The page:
Eventhough the government focuses on developing the nation`s economy,poor air quality due to pollution imposes a welfare cost of about 3-8percent of GDP in China in accordance with Wong (2013). The use ofcoal has contributed to the pollution rates. The country is trying toadopt the use of clean energy. Nevertheless, the use of clean energyaccounts for only 0.7-2 percent of energy produced in the country(Zhang et al., 2014). Pollution is a big concern in China and hasdrawn the attention of both the government and the public.Nonetheless, the government is not doing enough. Its measures cannotare not in line with the rate of growth of pollution. The governmentneeds to go back to the drawing board and establish the roots ofpollution. Subsequently, it should come up with mitigation strategiestargeting the sources.

Conclusion

Asestablished, pollution has adverse effects on China and itspopulation. The government is watching pollution expand in thecountry and soon, the effects will not be reversible. Consequently,because the government`s obligation is protecting its population, itshould be quick to respond to pollution. It should also support allinitiatives geared towards mitigating pollutions.

AnnotatedBibliography

TheSydney Morning Herald. (2015, Mar 8). Under the Dome: Watch the viralvideo documentary about pollution that is scaring the Chinesegovernment. TheSydney Morning Herald, Retreived from:

http://www.smh.com.au/digital-life/digital-life-news/under-the-dome-watch-the-viral-video-documentary-about-pollution-that-is-scaring-the-chinese-government-20150308-13yag6.html.

Thesource is an article from a periodical. It presents a videocomprising of a self-funded documentary which explicates the effectsof smog on the country. The narrator in the video elucidates theexperiments she carried out to establish the adverse effects of smog.The video criticizes the government for contributing to the level ofsmog in the country. The article is useful to the essay because ithas elaborated on the comprehension of the effects of smog.Additionally, this source has boosted the argument that the Chinesegovernment is not doing enough o curb pollution. In fact, it is acontributing factor. The essay has used this source in explaining howthe government banned this video leading to its removal from allmajor Chinese website. Accordingly, this boosts the argument that thegovernment has failed to mitigate pollution and it is alsofrustrating efforts toward the same.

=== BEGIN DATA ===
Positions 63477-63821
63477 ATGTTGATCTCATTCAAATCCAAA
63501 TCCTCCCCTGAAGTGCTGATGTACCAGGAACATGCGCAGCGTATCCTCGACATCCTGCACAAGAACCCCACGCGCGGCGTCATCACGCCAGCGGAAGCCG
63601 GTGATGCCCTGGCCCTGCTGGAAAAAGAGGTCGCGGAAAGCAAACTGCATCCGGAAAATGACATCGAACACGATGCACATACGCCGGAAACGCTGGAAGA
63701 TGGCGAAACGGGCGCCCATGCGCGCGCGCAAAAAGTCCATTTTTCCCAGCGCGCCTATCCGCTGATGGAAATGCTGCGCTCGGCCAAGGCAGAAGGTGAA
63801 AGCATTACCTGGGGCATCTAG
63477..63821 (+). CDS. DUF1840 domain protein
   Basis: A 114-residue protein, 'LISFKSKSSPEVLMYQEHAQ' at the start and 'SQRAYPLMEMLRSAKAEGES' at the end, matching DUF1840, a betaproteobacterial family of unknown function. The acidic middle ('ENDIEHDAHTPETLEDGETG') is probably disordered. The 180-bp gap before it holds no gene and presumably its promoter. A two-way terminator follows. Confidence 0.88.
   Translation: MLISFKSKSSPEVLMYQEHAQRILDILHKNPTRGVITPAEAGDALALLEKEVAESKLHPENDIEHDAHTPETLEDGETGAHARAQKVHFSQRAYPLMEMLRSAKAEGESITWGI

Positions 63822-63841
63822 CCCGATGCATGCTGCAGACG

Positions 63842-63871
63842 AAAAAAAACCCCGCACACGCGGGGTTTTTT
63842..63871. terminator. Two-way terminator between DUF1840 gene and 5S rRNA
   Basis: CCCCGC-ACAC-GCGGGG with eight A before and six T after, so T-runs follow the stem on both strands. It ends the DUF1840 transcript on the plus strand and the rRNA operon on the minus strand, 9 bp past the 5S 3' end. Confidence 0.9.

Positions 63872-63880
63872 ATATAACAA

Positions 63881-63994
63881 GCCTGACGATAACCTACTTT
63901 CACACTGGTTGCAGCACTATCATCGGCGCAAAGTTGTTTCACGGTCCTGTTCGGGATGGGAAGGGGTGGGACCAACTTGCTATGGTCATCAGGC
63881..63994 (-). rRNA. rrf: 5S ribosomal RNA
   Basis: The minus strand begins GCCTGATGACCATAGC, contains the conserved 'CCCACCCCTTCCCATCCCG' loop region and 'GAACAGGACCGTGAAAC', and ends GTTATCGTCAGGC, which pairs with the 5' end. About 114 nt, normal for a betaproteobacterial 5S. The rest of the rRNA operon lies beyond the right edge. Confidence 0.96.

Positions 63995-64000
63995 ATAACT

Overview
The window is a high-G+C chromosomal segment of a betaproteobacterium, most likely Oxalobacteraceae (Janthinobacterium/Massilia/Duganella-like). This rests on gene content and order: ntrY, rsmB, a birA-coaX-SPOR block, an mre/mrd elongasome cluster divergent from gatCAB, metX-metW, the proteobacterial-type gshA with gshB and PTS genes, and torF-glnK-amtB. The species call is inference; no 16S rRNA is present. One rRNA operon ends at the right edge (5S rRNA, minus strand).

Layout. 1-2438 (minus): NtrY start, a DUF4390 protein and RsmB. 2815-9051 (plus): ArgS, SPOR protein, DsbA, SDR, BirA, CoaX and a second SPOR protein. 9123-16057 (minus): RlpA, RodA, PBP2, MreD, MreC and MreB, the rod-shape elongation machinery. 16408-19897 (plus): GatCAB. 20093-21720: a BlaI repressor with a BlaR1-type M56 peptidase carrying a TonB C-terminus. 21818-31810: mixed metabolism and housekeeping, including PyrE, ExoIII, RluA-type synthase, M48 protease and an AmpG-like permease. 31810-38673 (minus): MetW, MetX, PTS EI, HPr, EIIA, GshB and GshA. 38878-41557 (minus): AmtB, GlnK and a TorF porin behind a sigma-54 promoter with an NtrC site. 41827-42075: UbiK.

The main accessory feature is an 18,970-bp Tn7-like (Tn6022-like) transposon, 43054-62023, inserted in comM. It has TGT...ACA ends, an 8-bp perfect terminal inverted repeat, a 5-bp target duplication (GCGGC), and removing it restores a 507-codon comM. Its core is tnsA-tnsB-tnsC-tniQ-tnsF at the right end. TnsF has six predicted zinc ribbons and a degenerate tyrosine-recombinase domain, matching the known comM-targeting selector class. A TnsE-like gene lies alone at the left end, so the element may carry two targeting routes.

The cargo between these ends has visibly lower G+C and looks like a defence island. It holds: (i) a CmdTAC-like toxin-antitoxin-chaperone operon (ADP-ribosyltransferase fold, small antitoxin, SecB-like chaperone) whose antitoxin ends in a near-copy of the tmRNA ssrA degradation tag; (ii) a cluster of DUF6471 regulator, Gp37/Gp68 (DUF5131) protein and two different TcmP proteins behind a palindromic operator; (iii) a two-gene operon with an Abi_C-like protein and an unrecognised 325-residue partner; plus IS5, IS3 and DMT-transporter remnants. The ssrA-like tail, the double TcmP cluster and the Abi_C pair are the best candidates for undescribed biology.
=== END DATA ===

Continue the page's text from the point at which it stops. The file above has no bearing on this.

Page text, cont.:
Wong,E. (2013, Jul 8). Pollution Leads to Drop in Lifespan in NothernChina, Research Finds. TheNew York times, Retrieved from:http://www.nytimes.com/2013/07/09/world/asia/pollution-leads-to-drop-in-life-span-in-northern-china-study-finds.html?_r=0#.

Theauthor explicates the effects of pollution on health and naturalresources like rivers. Moreover, the author discusses how the Chinesecoal policies contribute to pollution. The source elucidates thebiological and health effects of pollution. Subsequently, pollutionleads to a drop in life expectancy in China. Furthermore, it leads todeaths as a consequence of cardio-respiratory diseases and otherhealth related problems. Moreover, pollution leads to prematuredeaths in the country. The source is applicable to the essay becauseit has further explored the effects of pollution on the Chinesepopulation and environment. The article has been used to provideinformation about the effects of coal, the effects of pollution onlife expectancy and how pollution has affected those living innorthern China. The source has been useful in provision of relevantstatistics to support explications pertaining to the effects ofpollution

Zhang,D., Liu, J. &amp Li, B. (2014). Tackling Air Pullution in China-Whatdo We Learn from the Great Smog of 1950s in London. Sustainabllity,6(8), 5322-5338.

Withreference to this journal article, economic development has decreasedpoverty in China. On the contrary, this economic development has comewith escalation in the number of cars, burning coal energy andpolluting industries. China is facing the worst air pollution since1961. Air pollution has led to acid rains in the north and emissionof greenhouse gases. Pollution has also led to poor health markedwith disease and compromised the quality of air. Pollution has led tosmog and gray skies over cities. The author has also elucidated thesocial and economic impacts of smog and the causes of smog.Furthermore, the article has explored the different ways that can beused to tackle smog. The article has been used in the essay tofurther explore the effects of smog. The article has also been usedto support the argument that irrespective of the fact that China haseffective economic policies, the government should also come withplans to curb pollution to improve the health of individuals.

References

TheSydney Morning Herald. (2015, Mar 8). Under the Dome: Watch the viralvideo documentary about pollution that is scaring the Chinesegovernment. TheSydney Morning Herald, Retreived from:

http://www.smh.com.au/digital-life/digital-life-news/under-the-dome-watch-the-viral-video-documentary-about-pollution-that-is-scaring-the-chinese-government-20150308-13yag6.html.

Wong,E. (2013, Jul 8). Pollution Leads to Drop in Lifespan in NothernChina, Research Finds. TheNew York times, Retrieved from:http://www.nytimes.com/2013/07/09/world/asia/pollution-leads-to-drop-in-life-span-in-northern-china-study-finds.html?_r=0#.

Zhang,D., Liu, J. &amp Li, B. (2014). Tackling Air Pullution in China-Whatdo We Learn from the Great Smog of 1950s in London. Sustainabllity,6(8), 5322-5338.